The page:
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Neighborliness, in Little Rock and beyond 

I had a parochial topic in mind this week — a surprise plan by Mayor Mark Stodola to address the Arkansas Arts Center's many needs.

He sprung the plan this week — a 2-cent hotel room tax to support a $35 million bond issue to repair, expand and redesign the arts center, while making some other improvements to surrounding MacArthur Park and the military museum. If voters approve, it would cement the museum in Little Rock and in the historic park. A poll indicates residents are supportive of a tax to be paid almost wholly by visitors. The Arts Center's leadership is on board, even though some remain unenthusiastic about the downtown location.

Obstacles exist: Hotels might prefer a convention bureau idea to build a sports facility to attract youth sports events that fill hotel rooms. Using up existing tax authority for a single recipient will disgruntle some other worthy organizations.

Those concerned about the neighborhood might be more enthusiastic if the Arkansas Highway and Transportation Department could be deterred from its $600 million plan to widen Interstate 30 through the center of town, thus more deeply dividing the neighborhood. Other cities are tearing up freeways. Little Rock should, too. Then there'd be no barriers between downtown and the Quapaw Quarter on the west and the east side, where once-derelict industrial property now has homes, businesses and restaurants joining the presidential library and Heifer International in what could be the city's next great new neighborhood.

Opposition is rising to the disruptive highway scheme. Credit the mayor on this, too, as well as City Directors Kathy Webb and Ken Richardson and state Reps. Warwick Sabin and Clarke Tucker, along with the new urbanists who are rapidly reshaping attitudes about how a city should look and function. No thanks are in order for the hidebound chamber of commerce and its supporters from the west side who think wider freeways and bigger parking lots are how you measure city progress.

But I have digressed. Back to neighbors. And back to Sunday School.

I'm no Mike Huckabee nor Asa Hutchinson. I wasn't schooled at a Bible college and so I don't always share the "values" they tout. But I do remember the Great Commandment from First UMC Lake Charles, about loving your neighbor. I can still hum the junior choir hymn about the Samaritan who "loved his God and his neighbors, too, because that's what Jesus wants us to do."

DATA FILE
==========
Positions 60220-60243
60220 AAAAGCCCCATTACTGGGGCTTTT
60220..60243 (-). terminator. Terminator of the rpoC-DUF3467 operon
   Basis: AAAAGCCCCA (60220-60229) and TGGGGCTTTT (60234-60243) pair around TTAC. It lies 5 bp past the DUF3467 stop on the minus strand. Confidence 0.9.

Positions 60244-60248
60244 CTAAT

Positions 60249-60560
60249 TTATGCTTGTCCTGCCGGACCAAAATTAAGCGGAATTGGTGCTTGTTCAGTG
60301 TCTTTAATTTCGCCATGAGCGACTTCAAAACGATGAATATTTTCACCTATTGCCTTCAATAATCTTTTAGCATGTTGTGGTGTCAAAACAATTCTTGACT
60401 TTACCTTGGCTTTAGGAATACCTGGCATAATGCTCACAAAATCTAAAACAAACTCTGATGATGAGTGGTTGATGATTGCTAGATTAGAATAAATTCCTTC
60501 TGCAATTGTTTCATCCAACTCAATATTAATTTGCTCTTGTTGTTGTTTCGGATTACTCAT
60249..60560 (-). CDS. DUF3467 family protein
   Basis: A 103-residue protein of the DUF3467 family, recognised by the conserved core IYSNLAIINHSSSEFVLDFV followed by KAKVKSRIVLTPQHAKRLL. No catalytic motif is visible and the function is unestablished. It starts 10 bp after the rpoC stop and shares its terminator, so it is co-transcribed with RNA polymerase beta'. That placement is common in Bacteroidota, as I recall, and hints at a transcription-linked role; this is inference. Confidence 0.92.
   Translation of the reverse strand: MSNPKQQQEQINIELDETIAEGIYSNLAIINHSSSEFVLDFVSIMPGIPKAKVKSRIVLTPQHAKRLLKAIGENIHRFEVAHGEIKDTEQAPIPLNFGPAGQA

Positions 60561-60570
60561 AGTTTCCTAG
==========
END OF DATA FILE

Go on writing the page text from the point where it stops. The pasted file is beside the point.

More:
Jesus apparently has other plans if the person in need is Syrian, at least according to Arkansas "values Republicans." In the face of impossible hardship and suffering, they want to close the doors on all Syrian refugees. No vetting could be strict enough, they insist, to guarantee 100 percent security.

Huckabee suggested closing borders to any country with a demonstrated presence of ISIS. Does he mean France and Belgium and England, too? Hutchinson said flatly Monday morning that he opposed Syrian refugees in Arkansas. The wretched masses of a war-torn land are other continents' problem, not ours (is this American exceptionalism at work?). Republicans have identified neighborliness as a weakness, though Jeb Bush and Ted Cruz said they could see admitting Syrian Christians.

Sen. Jason Rapert (R-Conway) took the argument to its logical conclusion — he called for the banning of all Muslims' entry into the United States. He hasn't called for expulsion of the 12 million living here now — yet.

The next election may be determined by this issue. Democrats have generally supported a limited, carefully controlled refugee policy. Shouts from the other side are deafening. If the shouters prevail, I wish for a minute they'd at least shut up about this being a Christian nation.

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